Saturday, December 22, 2012

Christmas is a comin'

Yes,  ready or not,  it's almost here.  Am I ready?  Uh, not really.  That's not my fireplace (though it has finally gotten cold enough for us to have a fire each evening),  but what I'd love more than anything would be to sit down in front of it,  with a cup of my favorite hot tea,  my stack of mostly British magazines and have my knitting close by.  I don't know why I'm always surprised at how rushed everything becomes the last few days before the 25th.  The Christmas knitting is finished,  the baking and making is done.  I still have a few things to wrap and then we'll have a full week of comings and goings.  I'm ready to slow my brain down and stop waking up at 3:00 am,  wondering if I've forgotten someone.

Oddly,  Christmas day will be the only quiet day here at the home place.  If the weather is nice,  we're likely to take a hike down the creek to the waterfall where it drops into the river.  Maybe I'll make a big pot of clam chowder and some homemade bread.  Maybe we'll watch "The Christmas Story" and "A Child's Christmas in Wales".  (Mike thinks it's probably against the law to watch a movie during the daytime,  so there is some risk taking in that!)

I'm especially thankful this Christmas for my friends and family.  I'm grateful that all are healthy and close enough that we can see them more than once or twice a year.  I'm grateful for all of you who take the time to check in here and read about the farm and our life here.  Thank you and I wish all of you a blessed and happy Christmas.

(This "Red-headed Knitter" ornament is one I ordered from Anthropologie years ago.  She resides on the little tree in my studio, with all the little woolie ornaments I've collected over the years.  She kinda looks the way I feel sometimes - except my hair is much shorter!)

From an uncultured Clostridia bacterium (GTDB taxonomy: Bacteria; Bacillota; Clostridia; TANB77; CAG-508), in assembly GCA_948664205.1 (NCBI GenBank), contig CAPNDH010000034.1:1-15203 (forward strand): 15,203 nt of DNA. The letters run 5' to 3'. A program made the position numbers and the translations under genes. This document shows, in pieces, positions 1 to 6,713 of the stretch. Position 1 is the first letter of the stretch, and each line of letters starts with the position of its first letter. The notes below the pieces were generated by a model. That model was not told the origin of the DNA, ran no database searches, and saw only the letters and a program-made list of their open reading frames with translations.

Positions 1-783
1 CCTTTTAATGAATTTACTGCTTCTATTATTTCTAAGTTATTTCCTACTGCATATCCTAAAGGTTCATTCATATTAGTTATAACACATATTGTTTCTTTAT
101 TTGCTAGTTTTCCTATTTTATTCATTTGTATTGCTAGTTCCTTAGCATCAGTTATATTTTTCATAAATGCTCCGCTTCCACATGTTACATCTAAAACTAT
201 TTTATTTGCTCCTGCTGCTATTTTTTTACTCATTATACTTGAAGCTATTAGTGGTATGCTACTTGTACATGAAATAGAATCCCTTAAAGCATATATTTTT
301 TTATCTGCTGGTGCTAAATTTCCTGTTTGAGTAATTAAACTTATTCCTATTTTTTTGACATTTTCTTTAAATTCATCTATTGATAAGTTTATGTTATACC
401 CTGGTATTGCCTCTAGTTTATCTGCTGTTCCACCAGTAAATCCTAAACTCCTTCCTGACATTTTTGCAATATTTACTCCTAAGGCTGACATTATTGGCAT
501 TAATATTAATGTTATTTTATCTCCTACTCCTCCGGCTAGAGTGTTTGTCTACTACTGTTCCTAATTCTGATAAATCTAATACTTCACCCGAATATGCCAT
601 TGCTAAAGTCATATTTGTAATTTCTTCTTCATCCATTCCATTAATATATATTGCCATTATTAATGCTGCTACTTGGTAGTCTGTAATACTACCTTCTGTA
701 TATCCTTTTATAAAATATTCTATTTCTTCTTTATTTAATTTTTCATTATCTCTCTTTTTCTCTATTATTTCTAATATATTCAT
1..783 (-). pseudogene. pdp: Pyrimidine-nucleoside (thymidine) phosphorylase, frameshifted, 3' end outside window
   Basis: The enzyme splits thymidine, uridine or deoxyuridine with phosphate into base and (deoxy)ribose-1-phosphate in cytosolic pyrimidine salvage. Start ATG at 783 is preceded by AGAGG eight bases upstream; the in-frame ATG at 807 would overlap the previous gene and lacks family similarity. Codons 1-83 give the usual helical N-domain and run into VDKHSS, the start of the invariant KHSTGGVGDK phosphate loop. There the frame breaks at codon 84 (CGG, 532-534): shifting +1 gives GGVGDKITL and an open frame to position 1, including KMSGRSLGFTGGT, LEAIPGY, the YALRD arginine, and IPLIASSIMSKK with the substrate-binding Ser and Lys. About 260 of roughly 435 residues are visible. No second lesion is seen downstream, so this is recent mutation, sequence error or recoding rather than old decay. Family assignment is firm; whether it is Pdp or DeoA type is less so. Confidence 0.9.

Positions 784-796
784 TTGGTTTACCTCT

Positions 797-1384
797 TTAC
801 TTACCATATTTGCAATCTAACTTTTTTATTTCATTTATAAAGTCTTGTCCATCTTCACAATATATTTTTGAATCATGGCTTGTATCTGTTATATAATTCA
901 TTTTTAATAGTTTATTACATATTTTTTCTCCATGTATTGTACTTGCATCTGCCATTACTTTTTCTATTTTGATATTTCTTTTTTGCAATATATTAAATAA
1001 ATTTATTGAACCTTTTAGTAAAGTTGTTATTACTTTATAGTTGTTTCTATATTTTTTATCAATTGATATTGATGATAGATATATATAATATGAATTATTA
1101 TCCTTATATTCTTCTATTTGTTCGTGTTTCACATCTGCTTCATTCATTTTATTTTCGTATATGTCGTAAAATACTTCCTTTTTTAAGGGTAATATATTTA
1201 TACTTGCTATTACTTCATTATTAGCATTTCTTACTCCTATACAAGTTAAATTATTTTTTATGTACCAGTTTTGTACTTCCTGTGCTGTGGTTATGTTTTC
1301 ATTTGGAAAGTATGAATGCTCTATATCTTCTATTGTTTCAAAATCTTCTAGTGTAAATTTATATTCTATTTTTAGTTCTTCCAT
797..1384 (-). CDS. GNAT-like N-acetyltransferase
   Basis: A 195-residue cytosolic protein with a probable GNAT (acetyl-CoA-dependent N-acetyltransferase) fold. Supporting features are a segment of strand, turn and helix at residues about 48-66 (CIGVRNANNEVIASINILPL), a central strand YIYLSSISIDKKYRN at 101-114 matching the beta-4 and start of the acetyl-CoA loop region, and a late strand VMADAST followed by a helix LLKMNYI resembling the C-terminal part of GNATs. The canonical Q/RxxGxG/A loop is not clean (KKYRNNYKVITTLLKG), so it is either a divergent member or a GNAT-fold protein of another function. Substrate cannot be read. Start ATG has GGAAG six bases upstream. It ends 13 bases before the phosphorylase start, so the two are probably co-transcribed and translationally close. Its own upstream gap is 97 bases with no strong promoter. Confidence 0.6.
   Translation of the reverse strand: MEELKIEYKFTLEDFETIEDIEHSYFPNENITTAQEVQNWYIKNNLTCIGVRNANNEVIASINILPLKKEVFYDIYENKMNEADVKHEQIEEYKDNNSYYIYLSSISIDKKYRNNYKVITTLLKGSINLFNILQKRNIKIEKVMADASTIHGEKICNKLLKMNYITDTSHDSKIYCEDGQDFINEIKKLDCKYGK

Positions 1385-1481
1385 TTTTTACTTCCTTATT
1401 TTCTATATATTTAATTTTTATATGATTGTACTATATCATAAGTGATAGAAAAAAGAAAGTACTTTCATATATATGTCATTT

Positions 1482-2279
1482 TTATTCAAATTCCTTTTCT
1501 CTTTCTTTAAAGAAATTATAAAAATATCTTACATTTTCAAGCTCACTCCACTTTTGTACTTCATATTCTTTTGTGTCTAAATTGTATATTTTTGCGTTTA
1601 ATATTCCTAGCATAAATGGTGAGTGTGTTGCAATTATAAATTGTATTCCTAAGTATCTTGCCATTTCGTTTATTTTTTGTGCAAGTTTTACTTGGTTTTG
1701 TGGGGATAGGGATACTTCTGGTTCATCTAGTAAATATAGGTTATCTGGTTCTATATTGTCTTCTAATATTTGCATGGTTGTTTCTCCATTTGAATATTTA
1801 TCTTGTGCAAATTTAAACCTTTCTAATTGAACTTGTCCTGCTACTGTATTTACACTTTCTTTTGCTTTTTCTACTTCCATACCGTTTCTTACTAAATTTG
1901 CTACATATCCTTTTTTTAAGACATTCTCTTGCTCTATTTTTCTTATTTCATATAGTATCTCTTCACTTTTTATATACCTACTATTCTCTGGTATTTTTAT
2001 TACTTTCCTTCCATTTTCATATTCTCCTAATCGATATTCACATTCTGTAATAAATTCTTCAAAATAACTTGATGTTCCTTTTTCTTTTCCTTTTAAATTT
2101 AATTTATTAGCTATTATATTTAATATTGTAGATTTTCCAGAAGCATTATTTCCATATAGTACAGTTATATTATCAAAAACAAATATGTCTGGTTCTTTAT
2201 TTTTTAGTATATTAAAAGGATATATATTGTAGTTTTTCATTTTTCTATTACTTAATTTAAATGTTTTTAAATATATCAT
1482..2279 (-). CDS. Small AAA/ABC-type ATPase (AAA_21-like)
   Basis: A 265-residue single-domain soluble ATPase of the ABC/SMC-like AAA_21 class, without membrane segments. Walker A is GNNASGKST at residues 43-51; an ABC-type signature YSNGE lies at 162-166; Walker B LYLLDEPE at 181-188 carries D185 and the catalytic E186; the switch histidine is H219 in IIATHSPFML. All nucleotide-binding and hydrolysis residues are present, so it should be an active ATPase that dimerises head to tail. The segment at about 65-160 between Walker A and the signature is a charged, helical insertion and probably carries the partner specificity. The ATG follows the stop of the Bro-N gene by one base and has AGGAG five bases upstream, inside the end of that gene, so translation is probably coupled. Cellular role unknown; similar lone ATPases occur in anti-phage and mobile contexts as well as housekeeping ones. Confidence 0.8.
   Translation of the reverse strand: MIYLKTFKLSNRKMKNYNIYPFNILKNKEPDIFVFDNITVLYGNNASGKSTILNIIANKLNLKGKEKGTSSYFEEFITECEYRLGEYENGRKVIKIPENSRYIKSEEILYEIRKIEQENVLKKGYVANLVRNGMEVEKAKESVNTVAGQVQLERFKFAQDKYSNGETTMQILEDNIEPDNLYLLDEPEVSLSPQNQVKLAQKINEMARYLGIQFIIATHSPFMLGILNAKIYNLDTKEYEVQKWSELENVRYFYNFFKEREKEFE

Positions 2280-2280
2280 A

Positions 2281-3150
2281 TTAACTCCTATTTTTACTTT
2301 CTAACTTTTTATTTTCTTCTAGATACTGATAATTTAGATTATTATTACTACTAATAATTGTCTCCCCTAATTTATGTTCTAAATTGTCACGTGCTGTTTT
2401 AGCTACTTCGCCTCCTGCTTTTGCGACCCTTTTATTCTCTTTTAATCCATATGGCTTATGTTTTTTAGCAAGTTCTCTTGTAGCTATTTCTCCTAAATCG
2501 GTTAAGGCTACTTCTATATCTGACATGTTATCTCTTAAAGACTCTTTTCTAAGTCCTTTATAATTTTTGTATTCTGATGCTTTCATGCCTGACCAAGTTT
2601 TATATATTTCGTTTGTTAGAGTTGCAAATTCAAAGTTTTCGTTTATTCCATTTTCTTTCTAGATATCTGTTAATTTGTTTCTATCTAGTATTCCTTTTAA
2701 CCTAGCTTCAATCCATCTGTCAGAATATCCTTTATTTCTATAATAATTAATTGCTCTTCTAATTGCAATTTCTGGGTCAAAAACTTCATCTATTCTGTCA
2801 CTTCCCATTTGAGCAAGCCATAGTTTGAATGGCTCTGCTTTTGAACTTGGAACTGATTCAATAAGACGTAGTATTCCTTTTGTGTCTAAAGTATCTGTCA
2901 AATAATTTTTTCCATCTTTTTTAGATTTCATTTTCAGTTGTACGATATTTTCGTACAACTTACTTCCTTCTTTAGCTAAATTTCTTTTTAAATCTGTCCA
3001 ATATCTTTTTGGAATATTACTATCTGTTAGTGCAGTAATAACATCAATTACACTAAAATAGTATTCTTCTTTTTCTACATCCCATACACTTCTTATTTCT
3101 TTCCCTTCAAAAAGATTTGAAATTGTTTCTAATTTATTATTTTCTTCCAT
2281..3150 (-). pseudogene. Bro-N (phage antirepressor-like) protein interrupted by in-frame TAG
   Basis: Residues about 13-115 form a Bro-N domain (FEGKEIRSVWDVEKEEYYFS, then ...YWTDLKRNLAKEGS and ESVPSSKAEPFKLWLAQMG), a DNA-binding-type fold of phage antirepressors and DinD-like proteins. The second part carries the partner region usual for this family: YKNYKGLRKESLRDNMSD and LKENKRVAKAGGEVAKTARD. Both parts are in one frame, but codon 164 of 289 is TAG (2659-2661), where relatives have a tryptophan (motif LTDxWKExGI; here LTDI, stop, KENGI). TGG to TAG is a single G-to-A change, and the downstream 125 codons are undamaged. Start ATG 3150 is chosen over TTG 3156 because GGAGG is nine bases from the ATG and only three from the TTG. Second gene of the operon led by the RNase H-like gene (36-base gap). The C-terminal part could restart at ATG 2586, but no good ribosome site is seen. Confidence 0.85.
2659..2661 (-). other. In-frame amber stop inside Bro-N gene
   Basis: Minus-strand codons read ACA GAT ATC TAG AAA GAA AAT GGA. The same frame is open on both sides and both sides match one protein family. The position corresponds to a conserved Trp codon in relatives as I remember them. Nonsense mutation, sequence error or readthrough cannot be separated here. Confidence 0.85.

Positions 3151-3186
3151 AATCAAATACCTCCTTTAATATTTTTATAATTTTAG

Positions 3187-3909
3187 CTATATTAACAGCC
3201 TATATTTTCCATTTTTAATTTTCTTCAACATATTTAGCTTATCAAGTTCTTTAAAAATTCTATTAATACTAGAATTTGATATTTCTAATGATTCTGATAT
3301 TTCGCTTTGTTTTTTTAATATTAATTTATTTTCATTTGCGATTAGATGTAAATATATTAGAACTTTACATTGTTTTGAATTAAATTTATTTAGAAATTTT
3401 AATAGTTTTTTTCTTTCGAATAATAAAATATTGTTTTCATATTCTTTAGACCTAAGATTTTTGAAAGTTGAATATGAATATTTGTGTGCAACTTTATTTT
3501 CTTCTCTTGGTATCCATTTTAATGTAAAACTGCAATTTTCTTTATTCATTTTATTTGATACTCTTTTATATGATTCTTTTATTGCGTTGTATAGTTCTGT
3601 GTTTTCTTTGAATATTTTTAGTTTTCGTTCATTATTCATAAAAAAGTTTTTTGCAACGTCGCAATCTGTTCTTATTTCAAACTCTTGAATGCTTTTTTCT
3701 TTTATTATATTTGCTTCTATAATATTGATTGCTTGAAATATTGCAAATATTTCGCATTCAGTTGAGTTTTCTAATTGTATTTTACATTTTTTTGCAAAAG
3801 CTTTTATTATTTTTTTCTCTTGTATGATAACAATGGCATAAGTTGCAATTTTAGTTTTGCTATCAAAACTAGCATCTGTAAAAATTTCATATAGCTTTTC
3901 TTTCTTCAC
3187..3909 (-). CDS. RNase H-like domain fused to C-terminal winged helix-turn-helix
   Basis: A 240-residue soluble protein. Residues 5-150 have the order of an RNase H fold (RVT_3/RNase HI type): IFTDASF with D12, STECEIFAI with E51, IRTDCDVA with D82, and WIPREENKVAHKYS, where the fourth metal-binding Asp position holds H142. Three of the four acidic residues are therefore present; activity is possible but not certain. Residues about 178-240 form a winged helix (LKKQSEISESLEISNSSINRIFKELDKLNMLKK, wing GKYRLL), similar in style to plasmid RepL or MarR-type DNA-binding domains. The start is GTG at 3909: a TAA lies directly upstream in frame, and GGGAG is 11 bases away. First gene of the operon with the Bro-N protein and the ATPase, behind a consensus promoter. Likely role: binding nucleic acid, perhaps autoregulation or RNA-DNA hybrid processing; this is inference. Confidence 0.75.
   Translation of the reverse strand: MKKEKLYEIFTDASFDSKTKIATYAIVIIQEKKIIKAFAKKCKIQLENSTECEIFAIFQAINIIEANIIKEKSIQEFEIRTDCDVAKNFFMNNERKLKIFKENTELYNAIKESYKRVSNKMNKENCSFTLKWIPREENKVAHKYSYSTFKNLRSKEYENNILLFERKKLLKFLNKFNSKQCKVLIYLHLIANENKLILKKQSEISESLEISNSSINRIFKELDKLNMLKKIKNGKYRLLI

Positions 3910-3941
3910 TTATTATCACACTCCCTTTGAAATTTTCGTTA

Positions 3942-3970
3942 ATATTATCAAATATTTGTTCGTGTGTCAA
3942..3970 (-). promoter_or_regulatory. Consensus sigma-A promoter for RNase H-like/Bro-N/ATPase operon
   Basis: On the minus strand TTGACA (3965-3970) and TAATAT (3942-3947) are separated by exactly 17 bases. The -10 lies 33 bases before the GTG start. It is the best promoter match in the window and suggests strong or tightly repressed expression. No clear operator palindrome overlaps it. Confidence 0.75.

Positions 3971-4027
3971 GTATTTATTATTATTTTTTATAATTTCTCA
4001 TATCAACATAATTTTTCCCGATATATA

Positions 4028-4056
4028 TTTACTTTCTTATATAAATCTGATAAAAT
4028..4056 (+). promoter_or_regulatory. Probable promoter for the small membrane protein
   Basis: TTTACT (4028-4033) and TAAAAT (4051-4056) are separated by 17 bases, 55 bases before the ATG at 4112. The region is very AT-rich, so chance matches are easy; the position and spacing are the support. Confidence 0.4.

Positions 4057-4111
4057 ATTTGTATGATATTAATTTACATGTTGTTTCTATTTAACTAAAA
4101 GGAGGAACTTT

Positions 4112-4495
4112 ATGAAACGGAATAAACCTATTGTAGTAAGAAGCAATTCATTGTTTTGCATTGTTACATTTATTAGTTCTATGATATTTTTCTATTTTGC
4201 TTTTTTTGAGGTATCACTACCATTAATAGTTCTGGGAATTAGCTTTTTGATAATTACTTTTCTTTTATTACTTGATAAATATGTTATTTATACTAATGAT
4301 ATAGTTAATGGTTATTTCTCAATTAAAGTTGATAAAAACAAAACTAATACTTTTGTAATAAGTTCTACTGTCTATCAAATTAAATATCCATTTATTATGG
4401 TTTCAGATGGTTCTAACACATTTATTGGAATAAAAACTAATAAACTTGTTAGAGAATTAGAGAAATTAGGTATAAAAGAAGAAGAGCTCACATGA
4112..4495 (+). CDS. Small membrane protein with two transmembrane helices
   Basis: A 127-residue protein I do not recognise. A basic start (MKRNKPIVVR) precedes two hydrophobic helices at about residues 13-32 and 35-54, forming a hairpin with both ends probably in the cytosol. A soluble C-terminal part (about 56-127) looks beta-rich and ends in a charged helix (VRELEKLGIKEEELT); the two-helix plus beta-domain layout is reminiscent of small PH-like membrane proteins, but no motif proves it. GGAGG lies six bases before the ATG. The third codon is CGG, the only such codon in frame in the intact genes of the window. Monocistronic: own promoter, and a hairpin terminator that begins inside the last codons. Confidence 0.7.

Friday, December 14, 2012

Ford's Mill Sunset

Coming home to the farm one evening last week,  I turned onto the next to the last country road before ours and saw this .... a gorgeous fat sun slipping out of sight.  I pulled over to the side of the road and snapped a hurried picture just as it disappeared.

Turning onto that road seems to send a signal to my body .... ahhh,  you're almost home.  The traffic and busy-ness of town fades away.  I can almost feel my heart rate slow.  Though I didn't grow up in the country,  I've lived there most of my adult life and I can't imagine living anywhere else.  I know there will come a time when it's just too difficult physcially to stay on the farm and maybe I will be mentally prepared for leaving by then.  I don't know.  A few years ago,  when I stepped on a garden tool that went through my boot and into my foot,  Mike told me that he had an epiphany.  He said it suddenly came to him that leaving the farm might not be a decision we come to slowly and in our own good time.  There may come a moment when something drastic happens and the decision is taken out of our hands.  We have acknowledged that neither of us could manage it alone.  There's just too much work,  too much involved in keeping things even marginally presentable around here.    I do think we've reached the stage where we are no longer adding things to the mix.  There have been no new species of animals lately and no new building projects undertaken,  though both of those are continuing temptations.